Vol. 1, Issue 5, June 10, 2003
Lard Not A "Natural Flavor," Says FDA
A special committee at the Food and Drug Administration has issued its final report rejecting the petition of Carolina Agronomics Inc. to expand the definition of "natural flavoring."
The decision marks the end of an eight-year struggle on the part of the conglomerate to list lard as a natural flavoring. For much of this time, participants were prevented from discussing the case due to a gag order issued by a federal judge.
"Lard is a perfectly natural product," said a company spokesperson in previously filed statements. "It is wholesome and easily digestible, and it imparts a subtle flavoring to a wide variety of foods. We believe that the re-labeling will more accurately reflect the original intentions of America's founding fathers."
The FDA rejected this argument, noting that the intentions of the founding fathers do not explicitly or implicitly have anything to do with the subject matter of the case. It also noted that the traditional industry standard for use of natural or artificial flavorings is no more than two or three percent of the product by weight, whereas many foodstuffs produced by Carolina Agronomics and its subsidiaries contain up to fifty percent lard.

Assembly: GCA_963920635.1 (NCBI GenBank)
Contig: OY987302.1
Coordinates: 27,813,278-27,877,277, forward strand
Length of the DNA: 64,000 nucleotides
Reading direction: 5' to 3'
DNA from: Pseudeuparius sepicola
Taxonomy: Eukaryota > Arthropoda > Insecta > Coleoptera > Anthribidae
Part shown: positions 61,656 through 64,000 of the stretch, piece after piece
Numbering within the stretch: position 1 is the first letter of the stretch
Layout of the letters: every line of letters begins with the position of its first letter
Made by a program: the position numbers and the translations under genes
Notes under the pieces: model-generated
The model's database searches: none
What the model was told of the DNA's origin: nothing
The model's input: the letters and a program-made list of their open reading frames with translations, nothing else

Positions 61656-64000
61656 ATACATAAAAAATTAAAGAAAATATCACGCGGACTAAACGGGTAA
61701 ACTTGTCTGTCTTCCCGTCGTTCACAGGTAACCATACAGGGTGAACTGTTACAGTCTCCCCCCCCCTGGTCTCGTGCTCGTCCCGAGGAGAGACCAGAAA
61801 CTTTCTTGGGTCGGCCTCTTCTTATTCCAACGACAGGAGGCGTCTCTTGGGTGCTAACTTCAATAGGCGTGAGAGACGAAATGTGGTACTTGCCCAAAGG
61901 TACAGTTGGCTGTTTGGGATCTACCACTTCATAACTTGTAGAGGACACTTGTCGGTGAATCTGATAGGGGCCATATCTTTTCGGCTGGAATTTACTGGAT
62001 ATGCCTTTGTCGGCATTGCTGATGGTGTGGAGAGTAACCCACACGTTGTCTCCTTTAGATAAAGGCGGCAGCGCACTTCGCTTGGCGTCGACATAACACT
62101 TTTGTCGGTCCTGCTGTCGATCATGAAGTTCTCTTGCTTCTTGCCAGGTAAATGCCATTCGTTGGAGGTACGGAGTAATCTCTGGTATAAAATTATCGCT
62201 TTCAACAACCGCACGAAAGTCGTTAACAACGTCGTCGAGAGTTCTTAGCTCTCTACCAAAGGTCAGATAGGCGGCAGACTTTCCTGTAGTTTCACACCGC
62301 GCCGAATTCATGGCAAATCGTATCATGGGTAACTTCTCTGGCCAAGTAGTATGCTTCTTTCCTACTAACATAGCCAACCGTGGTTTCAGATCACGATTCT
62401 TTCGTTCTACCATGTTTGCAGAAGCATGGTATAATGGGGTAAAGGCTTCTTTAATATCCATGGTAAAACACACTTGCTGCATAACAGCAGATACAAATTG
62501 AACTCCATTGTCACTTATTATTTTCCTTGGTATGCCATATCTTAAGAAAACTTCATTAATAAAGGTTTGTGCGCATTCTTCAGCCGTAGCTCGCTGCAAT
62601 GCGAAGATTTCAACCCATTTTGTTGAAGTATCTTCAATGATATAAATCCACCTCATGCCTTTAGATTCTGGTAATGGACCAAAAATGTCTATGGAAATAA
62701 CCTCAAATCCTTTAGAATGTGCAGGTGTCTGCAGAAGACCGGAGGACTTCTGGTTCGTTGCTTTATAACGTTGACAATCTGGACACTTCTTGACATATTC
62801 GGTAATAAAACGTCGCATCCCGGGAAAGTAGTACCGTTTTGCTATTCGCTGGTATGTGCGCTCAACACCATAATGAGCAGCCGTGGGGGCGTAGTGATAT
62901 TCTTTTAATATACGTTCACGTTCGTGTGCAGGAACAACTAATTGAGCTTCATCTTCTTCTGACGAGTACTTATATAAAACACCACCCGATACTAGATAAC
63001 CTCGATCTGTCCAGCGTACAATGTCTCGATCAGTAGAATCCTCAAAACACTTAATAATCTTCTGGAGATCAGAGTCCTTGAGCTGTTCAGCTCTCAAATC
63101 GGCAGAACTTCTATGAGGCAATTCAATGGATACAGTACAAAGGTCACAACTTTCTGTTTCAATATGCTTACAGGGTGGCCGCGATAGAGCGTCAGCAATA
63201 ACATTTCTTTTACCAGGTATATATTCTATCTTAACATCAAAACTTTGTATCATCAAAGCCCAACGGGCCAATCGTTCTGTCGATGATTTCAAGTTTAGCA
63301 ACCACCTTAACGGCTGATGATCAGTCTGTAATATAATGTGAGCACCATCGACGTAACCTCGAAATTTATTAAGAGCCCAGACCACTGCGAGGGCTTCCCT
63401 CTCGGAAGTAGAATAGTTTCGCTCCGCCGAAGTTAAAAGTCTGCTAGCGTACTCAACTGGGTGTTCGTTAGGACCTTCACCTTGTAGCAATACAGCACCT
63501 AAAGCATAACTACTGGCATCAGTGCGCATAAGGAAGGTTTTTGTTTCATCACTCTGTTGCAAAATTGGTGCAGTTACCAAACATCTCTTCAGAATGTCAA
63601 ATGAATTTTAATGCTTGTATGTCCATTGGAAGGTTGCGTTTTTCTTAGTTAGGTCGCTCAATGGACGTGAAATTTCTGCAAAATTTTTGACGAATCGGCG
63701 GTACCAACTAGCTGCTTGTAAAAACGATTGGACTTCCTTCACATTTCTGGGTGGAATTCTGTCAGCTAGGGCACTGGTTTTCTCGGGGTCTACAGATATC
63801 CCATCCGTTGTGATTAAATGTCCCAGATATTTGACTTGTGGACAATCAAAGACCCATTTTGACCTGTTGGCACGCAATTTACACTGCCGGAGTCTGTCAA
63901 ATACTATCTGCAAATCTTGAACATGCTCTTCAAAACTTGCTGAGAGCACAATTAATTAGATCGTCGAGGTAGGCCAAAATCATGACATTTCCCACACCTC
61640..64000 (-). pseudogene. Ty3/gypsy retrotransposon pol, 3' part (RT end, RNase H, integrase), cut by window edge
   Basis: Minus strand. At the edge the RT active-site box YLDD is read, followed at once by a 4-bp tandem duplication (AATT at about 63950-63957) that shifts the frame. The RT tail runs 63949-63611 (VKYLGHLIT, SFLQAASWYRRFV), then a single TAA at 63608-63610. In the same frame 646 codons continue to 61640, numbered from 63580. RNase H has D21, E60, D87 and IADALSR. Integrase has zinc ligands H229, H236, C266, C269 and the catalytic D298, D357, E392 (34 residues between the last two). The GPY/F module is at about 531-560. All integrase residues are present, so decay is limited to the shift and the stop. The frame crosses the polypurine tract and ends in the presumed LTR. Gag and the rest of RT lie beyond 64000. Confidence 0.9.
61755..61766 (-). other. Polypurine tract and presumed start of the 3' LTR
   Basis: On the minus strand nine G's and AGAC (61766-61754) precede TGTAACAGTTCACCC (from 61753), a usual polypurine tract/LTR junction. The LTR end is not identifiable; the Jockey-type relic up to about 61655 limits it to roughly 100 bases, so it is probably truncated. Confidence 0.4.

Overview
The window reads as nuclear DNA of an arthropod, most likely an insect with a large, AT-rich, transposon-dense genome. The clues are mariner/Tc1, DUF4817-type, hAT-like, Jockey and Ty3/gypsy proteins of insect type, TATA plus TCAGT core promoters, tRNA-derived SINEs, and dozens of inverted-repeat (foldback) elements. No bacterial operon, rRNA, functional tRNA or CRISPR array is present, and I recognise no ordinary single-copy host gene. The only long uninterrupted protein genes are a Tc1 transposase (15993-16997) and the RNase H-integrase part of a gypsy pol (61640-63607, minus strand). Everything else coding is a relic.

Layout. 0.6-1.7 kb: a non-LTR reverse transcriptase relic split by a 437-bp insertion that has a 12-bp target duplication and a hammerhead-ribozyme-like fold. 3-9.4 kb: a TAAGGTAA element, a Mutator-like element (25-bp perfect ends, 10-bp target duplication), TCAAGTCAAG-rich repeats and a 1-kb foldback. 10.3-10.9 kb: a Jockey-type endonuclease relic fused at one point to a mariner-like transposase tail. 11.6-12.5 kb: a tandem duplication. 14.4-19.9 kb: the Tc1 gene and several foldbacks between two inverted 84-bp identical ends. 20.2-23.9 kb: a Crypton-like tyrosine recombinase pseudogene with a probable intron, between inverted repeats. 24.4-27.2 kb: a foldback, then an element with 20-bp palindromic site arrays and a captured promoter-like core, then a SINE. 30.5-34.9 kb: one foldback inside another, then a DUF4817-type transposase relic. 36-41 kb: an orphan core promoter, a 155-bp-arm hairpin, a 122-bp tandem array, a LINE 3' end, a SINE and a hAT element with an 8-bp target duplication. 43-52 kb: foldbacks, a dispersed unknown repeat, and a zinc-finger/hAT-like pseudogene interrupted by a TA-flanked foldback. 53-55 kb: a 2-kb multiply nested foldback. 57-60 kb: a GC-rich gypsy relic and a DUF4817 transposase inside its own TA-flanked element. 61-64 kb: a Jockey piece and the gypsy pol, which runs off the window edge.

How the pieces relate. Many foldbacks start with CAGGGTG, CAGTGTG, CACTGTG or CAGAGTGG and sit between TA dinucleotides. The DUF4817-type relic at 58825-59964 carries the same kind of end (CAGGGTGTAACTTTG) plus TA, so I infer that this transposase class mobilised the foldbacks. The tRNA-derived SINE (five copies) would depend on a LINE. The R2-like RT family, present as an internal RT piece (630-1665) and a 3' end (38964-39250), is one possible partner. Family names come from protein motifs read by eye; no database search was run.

"There's a reason why their products continue to dominate the market," noted Wharton University nutritionist Abel Franks. "Carolina Agronomics is the single largest supplier of pre-prepared foods in the country, and people like the way lard tastes, especially if they don't know they're eating it."
The FDA's ruling demands public disclosure of lard use in all Carolina Agronomics products, effective immediately, which has resulted in far-reaching and awkward unforeseen political consequences.
"Apparently, Carolina Agronomics - which is primarily known for its hog farms - quietly acquired the Little Debutante line of snack foods in 1997," said an administration official, John Flores, who asked not to be named in this article. "Little Debutante makes the Freedom Food Care Packages that the U.S. government has been airlifting into Iraq and Afghanistan by the ton. We had no idea that the 'natural flavoring' in these products came from animal sources strictly prohibited by Islamic law."
"Think the 'Arab Street' is angry at us now? Wait until they find out that thousands of people have been eating care packages that are 35% rendered pork fat by weight," Franks said. The Arab Street had no comment, as we could not find it on Mapquest.